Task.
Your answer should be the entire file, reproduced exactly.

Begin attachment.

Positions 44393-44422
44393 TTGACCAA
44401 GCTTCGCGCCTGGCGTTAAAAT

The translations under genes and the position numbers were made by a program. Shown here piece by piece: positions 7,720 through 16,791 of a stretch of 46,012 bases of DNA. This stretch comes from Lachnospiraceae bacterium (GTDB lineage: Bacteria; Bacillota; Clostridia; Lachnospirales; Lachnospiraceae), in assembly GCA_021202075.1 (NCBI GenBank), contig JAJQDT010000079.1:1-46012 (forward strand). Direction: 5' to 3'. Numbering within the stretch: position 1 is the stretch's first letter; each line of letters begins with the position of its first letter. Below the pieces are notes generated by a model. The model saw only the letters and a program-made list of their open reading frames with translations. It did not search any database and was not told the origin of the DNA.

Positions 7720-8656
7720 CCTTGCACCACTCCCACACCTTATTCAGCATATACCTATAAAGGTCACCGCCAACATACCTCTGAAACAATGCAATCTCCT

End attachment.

Positions 44393-44422
44393 TTGACCAA
44401 GCTTCGCGCCTGGCGTTAAAAT

The translations under genes and the position numbers were made by a program. Shown here piece by piece: positions 7,720 through 16,791 of a stretch of 46,012 bases of DNA. This stretch comes from Lachnospiraceae bacterium (GTDB lineage: Bacteria; Bacillota; Clostridia; Lachnospirales; Lachnospiraceae), in assembly GCA_021202075.1 (NCBI GenBank), contig JAJQDT010000079.1:1-46012 (forward strand). Direction: 5' to 3'. Numbering within the stretch: position 1 is the stretch's first letter; each line of letters begins with the position of its first letter. Below the pieces are notes generated by a model. The model saw only the letters and a program-made list of their open reading frames with translations. It did not search any database and was not told the origin of the DNA.

Positions 7720-8656
7720 CCTTGCACCACTCCCACACCTTATTCAGCATATACCTATAAAGGTCACCGCCAACATACCTCTGAAACAATGCAATCTCCT